Sunday, June 30, 2002


Health Issues Raised In Debate…

The Assembly voted 49-26 Sunday on the budget bill the Senate adopted the day before, falling short of the 2/3 vote needed for final passage. The 2002-03 fiscal year will start July 1st, without a budget in place.

In related news, the Assembly was able to transfer the $1.7 billion in education funds into the new year. An item of contention with Assembly Republicans and formerly in need of a 2/3 vote, the education transfer was passed by the Assembly which found a way, one termed by Assemblyman Cardenas as “creative,” to craft legislation that only required a majority. That bill passed, 48-27. This action prevented the need for an additional $1.7 billion in cuts or revenues for the 2002-03 budget year.

In lengthy debate, Republicans argued for a budget without increased taxes. Assemblyman Richman asked that “a mere 5% belt tightening” more would prevent the need for increased taxes. Assemblyman Runner, like others, argued about the process, calling for a five-way negotiations between the house caucuses and the Administration, saying “I don’t know what to do with a $25 billion deficit. It’s huge.” He said it should be worked out in negotiations, which he indicated, “we aren’t doing it… What happened to the process?”

Of interest to advocates for health care and the uninsured, health issues did come up with regularity, along with education and other issues. Assemblyman Steinberg talked about his dislike of the cuts to a range of areas, including Medi-Cal provider rates and cancer research, along with Healthy Start, housing, and mental health. Assemblywoman Goldberg raised the need for Healthy Families and trauma center funding. Assemblywoman Reyes talked about the people in her district who rely on the funding for key areas, including Medi-Cal and low-performing schools. Assemblywoman Thomson said “I don’t like the fact that mental health programs are now back to the 1970s. We were making progress.” She said that “working families and poor people bear the brunt” of the budget plan, and she disliked the fact that the budget did not ask of “millionaires a little more in income tax” to prevent more of these cuts. The Democrats ultimately said that while they disliked the cuts in the budget document, they felt responsibility to pass a budget.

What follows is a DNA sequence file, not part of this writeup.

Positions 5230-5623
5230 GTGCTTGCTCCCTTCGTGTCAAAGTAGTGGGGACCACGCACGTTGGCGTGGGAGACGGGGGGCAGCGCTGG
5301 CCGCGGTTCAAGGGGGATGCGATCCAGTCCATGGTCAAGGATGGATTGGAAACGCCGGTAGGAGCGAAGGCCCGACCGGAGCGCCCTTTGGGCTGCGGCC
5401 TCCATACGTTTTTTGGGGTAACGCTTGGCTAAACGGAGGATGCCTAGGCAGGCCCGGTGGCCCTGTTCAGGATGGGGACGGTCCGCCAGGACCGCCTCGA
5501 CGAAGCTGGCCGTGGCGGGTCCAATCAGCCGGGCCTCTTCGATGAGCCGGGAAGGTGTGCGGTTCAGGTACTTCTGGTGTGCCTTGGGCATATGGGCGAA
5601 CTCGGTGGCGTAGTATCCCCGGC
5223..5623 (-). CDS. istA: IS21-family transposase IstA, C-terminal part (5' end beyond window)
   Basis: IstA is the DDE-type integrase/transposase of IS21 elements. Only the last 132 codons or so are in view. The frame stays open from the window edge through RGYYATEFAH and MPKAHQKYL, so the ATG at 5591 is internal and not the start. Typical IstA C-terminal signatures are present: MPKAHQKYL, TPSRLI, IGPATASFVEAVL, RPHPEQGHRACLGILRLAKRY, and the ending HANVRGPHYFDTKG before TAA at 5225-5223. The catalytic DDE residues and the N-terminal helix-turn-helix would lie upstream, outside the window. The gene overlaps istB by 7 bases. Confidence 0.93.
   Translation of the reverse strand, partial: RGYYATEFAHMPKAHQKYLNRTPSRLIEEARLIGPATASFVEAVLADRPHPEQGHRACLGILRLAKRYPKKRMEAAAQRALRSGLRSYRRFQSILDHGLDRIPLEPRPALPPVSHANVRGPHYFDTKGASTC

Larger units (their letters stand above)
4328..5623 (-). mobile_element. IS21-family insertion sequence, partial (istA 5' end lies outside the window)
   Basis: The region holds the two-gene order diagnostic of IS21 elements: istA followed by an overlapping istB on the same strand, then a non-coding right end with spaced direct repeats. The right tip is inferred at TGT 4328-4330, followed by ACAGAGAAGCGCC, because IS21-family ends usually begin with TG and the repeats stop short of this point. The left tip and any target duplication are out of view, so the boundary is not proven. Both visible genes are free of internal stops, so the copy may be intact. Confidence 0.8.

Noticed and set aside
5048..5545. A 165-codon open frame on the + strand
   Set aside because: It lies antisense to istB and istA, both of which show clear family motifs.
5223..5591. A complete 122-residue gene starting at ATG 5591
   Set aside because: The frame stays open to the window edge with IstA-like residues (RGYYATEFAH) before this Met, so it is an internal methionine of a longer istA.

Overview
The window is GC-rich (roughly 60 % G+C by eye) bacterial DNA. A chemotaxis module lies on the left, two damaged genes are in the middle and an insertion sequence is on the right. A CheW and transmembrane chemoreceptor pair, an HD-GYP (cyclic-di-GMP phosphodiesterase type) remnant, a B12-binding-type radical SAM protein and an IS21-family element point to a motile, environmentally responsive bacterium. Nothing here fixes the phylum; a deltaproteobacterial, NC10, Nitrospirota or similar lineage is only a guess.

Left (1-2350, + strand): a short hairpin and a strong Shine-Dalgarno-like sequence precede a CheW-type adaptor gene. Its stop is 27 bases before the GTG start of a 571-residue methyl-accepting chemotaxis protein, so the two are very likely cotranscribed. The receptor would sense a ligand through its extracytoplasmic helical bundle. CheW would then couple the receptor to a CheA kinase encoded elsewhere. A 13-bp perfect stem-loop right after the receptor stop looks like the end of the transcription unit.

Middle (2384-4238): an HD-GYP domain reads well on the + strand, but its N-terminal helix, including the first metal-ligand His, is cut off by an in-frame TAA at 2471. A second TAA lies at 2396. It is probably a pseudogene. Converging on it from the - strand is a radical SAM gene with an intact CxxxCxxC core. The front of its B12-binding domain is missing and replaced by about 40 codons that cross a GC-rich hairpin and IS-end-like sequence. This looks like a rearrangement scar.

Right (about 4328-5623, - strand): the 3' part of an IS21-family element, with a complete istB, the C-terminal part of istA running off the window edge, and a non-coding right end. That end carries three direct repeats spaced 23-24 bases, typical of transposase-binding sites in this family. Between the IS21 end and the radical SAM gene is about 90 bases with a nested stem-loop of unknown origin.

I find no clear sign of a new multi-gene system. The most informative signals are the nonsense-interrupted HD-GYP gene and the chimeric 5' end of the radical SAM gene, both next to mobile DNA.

The issue of quarterly status reports in Medi-Cal came up once again on a full house floor. Assemblyman Campbell, in making a larger argument that the budget includes unnecessary program increases, talked about a decision to expand Medi-Cal to “people who are not eligible. [We will give] more Medi-Cal to people who are not eligible than we did last year, intentionally… budgeted. Why do we even have eligibility [criteria]?” In her close, Assemblywomen Oropeza took time to refute some of Assemblyman Campbell’s assertions, including the QSR issue. She said that the issue was not about eligibility, but about “manipulation” using paperwork to get people off a program. She said that people would fall off Medi-Cal “not because they are ineligible,” but because they would be unable to “fulfill bureaucratic paperwork requirements.” While in these debates, health advocates have had strong champions, the mere fact of debate suggests we have liabilities on this issue.

Anthony E. Wright

Director of Organizing

Health Access

1127 11th St., #234, Sacramento, CA 95814

Ph: 916-442-2308, Fx: 916-497-0921

Health Access California promotes quality, affordable health care for all Californians.
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